Parylene uses in our world

Where can Parylene be used?

Conformal coatings, particularly Parylene, are everywhere. From deep sea submersibles to spacecraft to traffic light internals to pacemakers and stents internal to the human body there are conformal coatings at work. If your application needs electrical, biological or environmental protection, there is almost certainly a conformal coating suitable to the task. Examples include:

  • Articulated medical device assemblies
  • Balloons
  • BGA's
  • Bobbins
  • Cannulas
  • Catheters
  • Chips
  • Complex shapes
  • Ferrite Cores
  • Ferrite parts
  • Fiberglass/resin
  • Flex cables
  • Grommets
  • Keypads
  • LED's
  • Load cells
  • Magnets
  • Mandrels
  • Metal; iron, steel, brass, copper, aluminum, spun copper, brass, nickel, et al
  • Motor housings
  • Needles
  • Nitinol
  • O-rings
  • Pacemakers
  • Paper
  • Plastic
  • Poppets
  • Powdered metal
  • Printed wiring assemblies
  • Probes
  • Shapes with internal voids
  • Silicon wafers
  • Springs
  • Stators
  • Stents
  • Stirring rods, balls, discs, paddles, et al
  • Tubing
  • Wood


What You Need to Know

Before the application process ever begins, there are a few prerequisites that must be taken care of--and they're incredibly important. These include details like the desired coating thickness, the safety standards that must be met depending on the industry and usage, and the areas on the substrate surface that must not be coated. All of this information must be gathered before the coating process so that everything goes smoothly and there's no need to stop or redo any work.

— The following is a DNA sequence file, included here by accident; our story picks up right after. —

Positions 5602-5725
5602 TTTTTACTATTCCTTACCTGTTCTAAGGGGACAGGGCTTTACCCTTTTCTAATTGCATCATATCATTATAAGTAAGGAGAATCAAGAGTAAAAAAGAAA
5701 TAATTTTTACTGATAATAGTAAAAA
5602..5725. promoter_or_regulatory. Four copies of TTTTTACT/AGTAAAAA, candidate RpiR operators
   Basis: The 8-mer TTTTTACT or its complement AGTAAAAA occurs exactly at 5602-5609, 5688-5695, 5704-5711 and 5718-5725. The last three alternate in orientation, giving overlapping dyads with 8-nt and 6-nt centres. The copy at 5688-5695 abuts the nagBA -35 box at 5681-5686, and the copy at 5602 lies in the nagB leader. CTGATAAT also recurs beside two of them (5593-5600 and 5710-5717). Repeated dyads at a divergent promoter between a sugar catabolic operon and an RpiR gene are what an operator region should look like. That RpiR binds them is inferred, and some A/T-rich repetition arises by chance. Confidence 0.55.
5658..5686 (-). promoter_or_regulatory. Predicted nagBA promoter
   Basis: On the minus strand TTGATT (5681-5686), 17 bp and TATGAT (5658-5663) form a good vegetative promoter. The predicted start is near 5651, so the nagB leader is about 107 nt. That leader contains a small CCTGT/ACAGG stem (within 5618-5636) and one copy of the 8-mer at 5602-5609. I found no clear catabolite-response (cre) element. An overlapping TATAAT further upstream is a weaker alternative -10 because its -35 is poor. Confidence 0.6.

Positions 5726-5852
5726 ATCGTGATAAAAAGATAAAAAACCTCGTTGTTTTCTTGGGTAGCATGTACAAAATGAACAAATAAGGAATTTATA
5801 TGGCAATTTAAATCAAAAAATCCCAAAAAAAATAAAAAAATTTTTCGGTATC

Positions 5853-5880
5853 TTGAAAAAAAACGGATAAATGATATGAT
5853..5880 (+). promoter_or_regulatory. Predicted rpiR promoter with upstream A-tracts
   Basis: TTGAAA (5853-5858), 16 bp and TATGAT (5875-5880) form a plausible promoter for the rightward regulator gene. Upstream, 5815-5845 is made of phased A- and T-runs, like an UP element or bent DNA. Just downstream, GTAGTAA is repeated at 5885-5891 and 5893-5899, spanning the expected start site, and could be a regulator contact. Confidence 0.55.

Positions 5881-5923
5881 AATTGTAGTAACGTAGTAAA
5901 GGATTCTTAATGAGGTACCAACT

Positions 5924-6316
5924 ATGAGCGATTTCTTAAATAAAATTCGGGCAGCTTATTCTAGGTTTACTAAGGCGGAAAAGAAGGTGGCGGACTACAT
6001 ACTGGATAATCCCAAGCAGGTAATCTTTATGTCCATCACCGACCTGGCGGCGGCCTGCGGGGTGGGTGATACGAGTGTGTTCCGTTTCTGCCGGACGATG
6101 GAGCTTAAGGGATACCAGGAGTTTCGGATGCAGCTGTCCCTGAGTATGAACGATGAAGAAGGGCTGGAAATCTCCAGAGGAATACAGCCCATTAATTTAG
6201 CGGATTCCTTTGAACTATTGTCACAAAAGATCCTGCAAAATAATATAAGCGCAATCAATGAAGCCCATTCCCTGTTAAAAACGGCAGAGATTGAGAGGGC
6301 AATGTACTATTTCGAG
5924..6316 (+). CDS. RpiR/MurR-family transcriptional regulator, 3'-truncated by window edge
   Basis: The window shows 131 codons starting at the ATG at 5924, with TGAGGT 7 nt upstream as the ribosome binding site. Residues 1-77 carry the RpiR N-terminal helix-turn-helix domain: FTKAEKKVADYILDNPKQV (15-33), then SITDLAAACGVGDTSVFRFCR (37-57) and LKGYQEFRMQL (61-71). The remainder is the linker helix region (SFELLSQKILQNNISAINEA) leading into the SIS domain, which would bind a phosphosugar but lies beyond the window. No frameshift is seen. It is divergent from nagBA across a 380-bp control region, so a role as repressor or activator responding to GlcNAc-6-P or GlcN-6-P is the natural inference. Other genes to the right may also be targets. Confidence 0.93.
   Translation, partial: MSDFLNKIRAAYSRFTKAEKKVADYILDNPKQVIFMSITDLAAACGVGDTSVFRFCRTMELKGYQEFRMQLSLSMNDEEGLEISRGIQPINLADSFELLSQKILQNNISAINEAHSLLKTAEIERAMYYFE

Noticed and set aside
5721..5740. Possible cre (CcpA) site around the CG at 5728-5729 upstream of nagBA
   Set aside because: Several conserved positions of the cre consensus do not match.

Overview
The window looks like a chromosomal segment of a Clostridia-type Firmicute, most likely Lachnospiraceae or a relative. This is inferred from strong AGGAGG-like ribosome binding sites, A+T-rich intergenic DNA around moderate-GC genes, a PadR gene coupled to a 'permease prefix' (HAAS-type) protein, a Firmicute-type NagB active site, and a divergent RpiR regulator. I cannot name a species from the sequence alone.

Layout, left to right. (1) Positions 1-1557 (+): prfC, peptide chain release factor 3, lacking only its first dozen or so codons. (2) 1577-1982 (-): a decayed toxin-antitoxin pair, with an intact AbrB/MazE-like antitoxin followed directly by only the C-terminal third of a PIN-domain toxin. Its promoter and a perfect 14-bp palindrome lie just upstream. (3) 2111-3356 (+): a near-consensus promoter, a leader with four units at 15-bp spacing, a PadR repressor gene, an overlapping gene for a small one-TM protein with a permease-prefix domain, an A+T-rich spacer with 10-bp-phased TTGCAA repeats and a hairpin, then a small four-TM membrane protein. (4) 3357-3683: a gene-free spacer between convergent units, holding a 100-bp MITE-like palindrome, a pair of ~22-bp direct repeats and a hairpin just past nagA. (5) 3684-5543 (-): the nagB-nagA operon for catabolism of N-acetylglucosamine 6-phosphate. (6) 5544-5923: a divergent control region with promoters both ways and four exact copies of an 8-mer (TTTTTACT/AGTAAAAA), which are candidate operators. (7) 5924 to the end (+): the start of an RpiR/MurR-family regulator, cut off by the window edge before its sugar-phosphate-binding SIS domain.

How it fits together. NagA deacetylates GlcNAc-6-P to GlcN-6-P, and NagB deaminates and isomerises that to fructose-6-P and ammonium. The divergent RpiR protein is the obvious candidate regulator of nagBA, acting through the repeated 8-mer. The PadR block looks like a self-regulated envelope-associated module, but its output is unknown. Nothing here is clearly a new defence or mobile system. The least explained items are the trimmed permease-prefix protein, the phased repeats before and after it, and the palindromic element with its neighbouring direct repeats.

There are three common application methods used by many conformal coating companies. Each has benefits and drawbacks to consider.

  1. Brushing. The first method of liquid application is called brushing and is generally used for small jobs or repair. It tends to be slower, does not offer options for carefully managing thickness, and the quality of the coating relies on the precision and skill of the operator.
  2. Spraying. Spraying is a strong choice for more intense jobs because it's more reliable. It can be applied at carefully managed thicknesses and creates a strong, reliable coating. However, substrate cleanliness is absolutely crucial for success.
  3. Dipping. The final and most common method of liquid application is dipping, a fast and reliable option in which the substrate material is dipped in the coating. It can be used for high-volume jobs and, while it demands some extra care, does provide a reliable coating.

Check out our application guide for more info or contact us today to get started.